Proper dermatological care stands to improve patients’ health, productivity and quality of life. But those improvements are predicated on access to the specialists who can guide their treatment and to the innovative medicines that can change their lives.

Derma Care Access Network is Born

In 2016, the Derma Care Access Network (DCAN) launched with the mission of advocating forpublic policies that ensure patient access to optimal dermatological care, including providers and therapies. DCAN is developing a community of stakeholders, educating them about relevant policy issues, and creating opportunities for them to engage as policy advocates.

Led by Medical Director Adam Friedman, MD, DCAN advocates for better skin health through public policies that:

  • Encourage the advancement of dermatological science and innovation
  • Support the education of patients, health care providers and other stakeholders
  • Promote the development of improved means of preventing and treating skin disease
  • Further access to appropriate prevention and treatment options for all patients.

DCAN’s public policy advocacy includes, but is not limited to:

  • National and local laws and regulations
  • Practice guidelines
  • Public and private funding of research
  • Public and private health plan payment policies in an evolving marketplace, including utilization management policies.

DCAN does not advocate on behalf of any specific therapy. Rather, its agenda encompasses disease-prevention strategies, all modalities of treatment and patient-centric health care delivery models. Specific policy priorities include support for insurance reform legislation and Medicare policies that limit the use of utilization management practices such as prior authorizations, step therapy, specialty tiers with high co-pays and non-medical switching.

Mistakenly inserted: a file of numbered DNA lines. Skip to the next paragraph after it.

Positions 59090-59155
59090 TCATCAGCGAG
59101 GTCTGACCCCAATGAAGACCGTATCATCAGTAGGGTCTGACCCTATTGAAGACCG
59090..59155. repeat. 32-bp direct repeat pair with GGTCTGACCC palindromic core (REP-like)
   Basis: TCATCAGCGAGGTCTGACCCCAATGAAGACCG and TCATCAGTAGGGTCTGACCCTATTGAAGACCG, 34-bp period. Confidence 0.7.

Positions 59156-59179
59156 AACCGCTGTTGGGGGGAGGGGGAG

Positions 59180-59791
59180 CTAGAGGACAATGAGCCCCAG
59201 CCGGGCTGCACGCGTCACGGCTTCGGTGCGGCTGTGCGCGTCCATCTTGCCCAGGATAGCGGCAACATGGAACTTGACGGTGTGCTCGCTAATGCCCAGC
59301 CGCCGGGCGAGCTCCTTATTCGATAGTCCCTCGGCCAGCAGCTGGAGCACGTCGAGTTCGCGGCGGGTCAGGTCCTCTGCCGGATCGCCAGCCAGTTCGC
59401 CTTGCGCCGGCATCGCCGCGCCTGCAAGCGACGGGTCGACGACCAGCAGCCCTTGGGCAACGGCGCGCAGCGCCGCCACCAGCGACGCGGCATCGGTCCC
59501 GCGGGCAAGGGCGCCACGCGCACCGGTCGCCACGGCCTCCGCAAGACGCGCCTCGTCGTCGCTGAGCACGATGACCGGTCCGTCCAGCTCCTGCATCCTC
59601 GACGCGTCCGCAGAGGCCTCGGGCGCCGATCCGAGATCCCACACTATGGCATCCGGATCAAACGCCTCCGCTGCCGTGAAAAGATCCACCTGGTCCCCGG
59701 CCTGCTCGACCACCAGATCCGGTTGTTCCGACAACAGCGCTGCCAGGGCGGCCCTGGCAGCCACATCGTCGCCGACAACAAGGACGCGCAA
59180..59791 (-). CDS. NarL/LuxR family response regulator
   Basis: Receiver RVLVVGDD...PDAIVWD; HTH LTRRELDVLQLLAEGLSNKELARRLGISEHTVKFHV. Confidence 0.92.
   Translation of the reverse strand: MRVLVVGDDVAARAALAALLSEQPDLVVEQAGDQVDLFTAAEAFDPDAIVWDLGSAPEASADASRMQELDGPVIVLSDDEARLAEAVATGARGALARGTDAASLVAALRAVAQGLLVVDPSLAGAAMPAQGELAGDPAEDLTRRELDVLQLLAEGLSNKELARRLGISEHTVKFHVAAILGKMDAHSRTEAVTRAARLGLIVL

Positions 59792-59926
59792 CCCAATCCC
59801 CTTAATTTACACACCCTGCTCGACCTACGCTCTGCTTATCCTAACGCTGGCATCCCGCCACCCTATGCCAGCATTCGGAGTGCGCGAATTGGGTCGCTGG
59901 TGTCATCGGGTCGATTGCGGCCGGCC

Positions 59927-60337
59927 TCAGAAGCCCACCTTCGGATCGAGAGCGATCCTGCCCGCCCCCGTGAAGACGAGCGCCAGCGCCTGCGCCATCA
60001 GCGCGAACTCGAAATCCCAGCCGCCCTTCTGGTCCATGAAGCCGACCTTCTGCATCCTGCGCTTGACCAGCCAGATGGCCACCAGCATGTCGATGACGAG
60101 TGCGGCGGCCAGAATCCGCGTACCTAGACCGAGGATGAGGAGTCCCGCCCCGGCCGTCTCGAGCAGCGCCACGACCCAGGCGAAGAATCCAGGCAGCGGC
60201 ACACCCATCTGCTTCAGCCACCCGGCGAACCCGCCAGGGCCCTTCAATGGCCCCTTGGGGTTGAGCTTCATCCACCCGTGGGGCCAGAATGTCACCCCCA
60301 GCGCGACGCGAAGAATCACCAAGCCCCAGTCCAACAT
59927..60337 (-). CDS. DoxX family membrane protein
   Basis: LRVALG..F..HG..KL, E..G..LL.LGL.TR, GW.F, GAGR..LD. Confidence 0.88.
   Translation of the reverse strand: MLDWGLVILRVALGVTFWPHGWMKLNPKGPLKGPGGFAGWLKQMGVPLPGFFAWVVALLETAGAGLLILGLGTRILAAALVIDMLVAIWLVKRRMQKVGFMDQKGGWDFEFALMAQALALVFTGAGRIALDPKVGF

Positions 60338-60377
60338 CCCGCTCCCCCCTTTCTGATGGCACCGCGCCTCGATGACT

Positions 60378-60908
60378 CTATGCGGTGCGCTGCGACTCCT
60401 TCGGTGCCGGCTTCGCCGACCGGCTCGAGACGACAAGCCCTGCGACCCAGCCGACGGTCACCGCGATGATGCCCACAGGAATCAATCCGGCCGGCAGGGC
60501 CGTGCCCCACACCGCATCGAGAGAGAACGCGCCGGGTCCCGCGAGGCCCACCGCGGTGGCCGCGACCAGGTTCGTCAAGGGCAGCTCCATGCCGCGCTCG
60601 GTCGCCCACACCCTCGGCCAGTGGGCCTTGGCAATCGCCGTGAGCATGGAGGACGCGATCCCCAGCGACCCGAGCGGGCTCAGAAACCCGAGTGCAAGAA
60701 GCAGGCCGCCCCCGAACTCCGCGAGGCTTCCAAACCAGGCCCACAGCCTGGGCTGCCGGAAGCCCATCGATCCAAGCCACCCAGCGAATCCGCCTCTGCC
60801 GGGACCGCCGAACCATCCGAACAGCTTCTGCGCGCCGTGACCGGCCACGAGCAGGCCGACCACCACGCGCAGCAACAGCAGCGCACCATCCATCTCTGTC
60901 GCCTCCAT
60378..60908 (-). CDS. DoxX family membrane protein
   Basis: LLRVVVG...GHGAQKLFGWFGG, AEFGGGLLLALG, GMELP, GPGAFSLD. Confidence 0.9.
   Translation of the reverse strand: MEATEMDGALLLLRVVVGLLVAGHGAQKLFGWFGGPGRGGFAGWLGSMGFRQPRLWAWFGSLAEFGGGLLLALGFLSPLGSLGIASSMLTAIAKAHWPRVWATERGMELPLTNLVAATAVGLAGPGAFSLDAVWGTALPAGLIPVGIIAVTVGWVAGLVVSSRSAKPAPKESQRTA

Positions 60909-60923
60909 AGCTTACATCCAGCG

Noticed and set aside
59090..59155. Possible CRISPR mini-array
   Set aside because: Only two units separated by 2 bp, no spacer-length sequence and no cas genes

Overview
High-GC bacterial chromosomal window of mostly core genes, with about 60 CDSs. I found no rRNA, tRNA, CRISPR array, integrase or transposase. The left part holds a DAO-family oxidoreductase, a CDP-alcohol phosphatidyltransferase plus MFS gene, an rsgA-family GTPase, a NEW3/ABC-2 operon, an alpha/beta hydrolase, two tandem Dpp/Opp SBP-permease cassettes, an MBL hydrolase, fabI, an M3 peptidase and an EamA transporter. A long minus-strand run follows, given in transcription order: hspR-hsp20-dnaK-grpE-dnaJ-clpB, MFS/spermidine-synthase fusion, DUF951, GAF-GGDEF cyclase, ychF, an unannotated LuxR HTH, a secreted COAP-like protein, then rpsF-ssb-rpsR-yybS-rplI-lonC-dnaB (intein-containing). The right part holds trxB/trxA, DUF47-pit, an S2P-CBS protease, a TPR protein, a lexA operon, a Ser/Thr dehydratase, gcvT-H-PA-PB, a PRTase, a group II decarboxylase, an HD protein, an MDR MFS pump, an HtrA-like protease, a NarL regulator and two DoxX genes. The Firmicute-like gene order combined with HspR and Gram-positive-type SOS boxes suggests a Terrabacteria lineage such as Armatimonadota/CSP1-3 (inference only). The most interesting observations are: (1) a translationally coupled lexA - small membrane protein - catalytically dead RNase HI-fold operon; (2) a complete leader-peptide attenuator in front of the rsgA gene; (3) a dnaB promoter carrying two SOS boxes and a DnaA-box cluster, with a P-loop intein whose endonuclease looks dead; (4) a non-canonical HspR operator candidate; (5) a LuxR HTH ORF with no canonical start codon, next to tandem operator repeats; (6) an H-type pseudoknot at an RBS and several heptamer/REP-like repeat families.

DCAN is a nonprofit advocacy organization with a membership of patients, patient advocates, physicians and scientists, including:

DCAN sponsors educational initiatives and advocacy programs designed to encourage informed policymaking about the benefits of access to approved therapies and appropriate clinical care.

If you are interested in learning more about DCAN’s mission and how you, as a physician, can advocate for your patients’ access to care, be sure to register for the upcoming working group at the ODAC Dermatology, Aesthetic and Surgical Conference:

Overcoming Barriers to Dermatological Treatment – Working Group

ODAC Dermatology, Aesthetic and Surgical Conference
January 21, 2019 – 10:00 am to 10:30 am
JW Marriott Grand Lakes – Orlando, FL
To register, click here.


Adam Friedman, MD
Professor of Dermatology
George Washington School of Medicine and Health Sciences
President & Medical Director, Derma Care Access Network

Mike Walsh
Executive Director, Derma Care Access Network




Tonya A. Winders
President & CEO, Allergy & Asthma Network
President, Global Allergy & Asthma Patient Platform




Source: Derma Care Access Network


1. Wakkee, M, Nijsten T. “Comorbidities in dermatology”. National Center for Biotechnology Information. [Internet] c: Bethesda Maryland: 2009. [cited 2017 July 3] Available from: